How do you gain recognition when great design is everywhere?
The Red Dot Award may be the most prestigious of product design recognitions. The organization behind the award provides a select jury with a continuously updated framework of criteria in nine areas including formal, technical, manufacturing, societal, industrial and ecological requirements. The jury then makes awards in 31 product categories from fashion and accessories, to consumer electronics and vehicles, household helpers and furniture.
Some of the jurors this year offered insights from their scan of more than 5,000 products. At the top of their observations was that the quality of design is already high and getting better across all product categories and no matter where in the world they were designed.
A significant shift in design attention has taken place since the Great Recession. Prior to the credit crisis, companies limped by with incremental improvements on increasingly outdated products. Now, however, "good design is a basic requirement to compete in business."
In this context of globally great design accomplishment, one of the jurors' observations seemed to set the next strategic frontier. He said that "gaining a competitive edge by good design is becoming more and more difficult." What, then, is a design company to do to be successful?
Buried in some of the criteria were two questions that provide a guide –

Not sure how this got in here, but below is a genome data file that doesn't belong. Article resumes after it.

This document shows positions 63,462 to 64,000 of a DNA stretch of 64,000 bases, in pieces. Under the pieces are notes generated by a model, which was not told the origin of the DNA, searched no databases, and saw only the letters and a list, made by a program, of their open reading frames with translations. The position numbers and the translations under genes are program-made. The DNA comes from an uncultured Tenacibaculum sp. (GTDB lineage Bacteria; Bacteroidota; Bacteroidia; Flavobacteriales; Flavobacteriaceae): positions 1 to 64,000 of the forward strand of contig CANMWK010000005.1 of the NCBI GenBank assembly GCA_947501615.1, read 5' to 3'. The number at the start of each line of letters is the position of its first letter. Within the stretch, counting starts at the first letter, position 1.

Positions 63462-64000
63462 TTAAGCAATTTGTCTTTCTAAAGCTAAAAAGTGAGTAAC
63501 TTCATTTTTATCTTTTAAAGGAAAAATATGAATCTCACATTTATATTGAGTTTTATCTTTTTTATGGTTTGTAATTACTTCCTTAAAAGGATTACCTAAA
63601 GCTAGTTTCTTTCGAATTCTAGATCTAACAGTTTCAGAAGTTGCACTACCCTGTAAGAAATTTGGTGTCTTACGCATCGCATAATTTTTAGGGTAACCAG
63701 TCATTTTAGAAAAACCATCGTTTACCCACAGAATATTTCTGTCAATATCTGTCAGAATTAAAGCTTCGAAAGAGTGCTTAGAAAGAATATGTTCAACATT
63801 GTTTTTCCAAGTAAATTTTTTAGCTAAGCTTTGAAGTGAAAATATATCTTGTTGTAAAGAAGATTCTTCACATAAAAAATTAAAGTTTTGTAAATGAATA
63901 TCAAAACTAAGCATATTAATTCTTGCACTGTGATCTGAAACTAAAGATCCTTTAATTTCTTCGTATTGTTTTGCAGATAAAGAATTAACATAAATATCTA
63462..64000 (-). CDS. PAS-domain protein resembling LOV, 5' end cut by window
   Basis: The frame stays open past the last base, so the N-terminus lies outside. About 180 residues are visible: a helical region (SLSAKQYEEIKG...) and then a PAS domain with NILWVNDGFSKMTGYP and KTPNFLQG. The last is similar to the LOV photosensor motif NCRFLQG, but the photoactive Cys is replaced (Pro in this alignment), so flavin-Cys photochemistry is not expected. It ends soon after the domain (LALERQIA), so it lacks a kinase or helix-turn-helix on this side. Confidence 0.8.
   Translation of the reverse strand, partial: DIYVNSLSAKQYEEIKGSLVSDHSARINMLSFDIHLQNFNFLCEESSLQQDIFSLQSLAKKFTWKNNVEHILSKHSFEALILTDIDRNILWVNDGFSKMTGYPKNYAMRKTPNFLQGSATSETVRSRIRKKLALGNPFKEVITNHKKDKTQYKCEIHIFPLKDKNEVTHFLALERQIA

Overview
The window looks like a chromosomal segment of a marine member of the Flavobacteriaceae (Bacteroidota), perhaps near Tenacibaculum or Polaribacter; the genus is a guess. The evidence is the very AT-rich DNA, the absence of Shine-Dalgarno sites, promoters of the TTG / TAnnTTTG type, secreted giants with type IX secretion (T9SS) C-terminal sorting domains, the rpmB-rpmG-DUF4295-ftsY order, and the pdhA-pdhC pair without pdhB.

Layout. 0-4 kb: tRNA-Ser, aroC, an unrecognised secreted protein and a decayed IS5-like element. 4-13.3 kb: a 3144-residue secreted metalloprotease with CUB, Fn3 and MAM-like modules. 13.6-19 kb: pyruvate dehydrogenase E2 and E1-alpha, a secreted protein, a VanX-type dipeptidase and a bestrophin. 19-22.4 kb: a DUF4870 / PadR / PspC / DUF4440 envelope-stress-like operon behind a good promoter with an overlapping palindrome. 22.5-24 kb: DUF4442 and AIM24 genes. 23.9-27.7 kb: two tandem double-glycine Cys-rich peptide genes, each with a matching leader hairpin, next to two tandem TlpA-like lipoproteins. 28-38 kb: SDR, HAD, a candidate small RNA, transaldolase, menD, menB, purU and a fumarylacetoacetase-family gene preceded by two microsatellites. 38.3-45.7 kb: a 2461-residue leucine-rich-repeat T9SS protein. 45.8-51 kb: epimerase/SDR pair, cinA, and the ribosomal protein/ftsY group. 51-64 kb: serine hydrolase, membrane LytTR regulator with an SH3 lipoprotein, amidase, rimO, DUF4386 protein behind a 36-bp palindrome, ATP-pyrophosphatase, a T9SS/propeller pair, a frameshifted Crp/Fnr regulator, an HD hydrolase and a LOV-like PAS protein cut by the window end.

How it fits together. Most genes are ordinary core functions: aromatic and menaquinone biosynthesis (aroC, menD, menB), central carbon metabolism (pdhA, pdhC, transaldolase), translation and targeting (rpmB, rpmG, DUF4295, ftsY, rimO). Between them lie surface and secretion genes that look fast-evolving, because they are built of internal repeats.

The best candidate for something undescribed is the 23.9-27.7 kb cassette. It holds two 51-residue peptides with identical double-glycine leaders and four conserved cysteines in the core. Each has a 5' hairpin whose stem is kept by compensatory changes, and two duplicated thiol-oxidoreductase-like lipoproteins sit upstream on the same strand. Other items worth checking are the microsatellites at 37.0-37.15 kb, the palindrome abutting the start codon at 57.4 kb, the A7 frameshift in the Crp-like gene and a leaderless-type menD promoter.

- What does the product offer the user beyond its immediate practical purpose in terms of sensual quality, possibilities of a playful use or emotional attachment?
- Is the product adapted appropriately to the physical and, if necessary, psychic conditions of the user?
Many of the other questions seemed to go to classical and modern criteria for great design – functionality, clarity, beauty and ecological balance – that seem to stop at the pre-purchase appreciation of the product as object.
But these two questions evoke different qualities and characteristics – sensual, emotional, and psychic – that focus on the extended use of the product. These can only be evaluated over time, through extended experience. How interesting it may be when, in future design competitions, we see products with the patina of use on them. Products that prove that great design wears in, not out.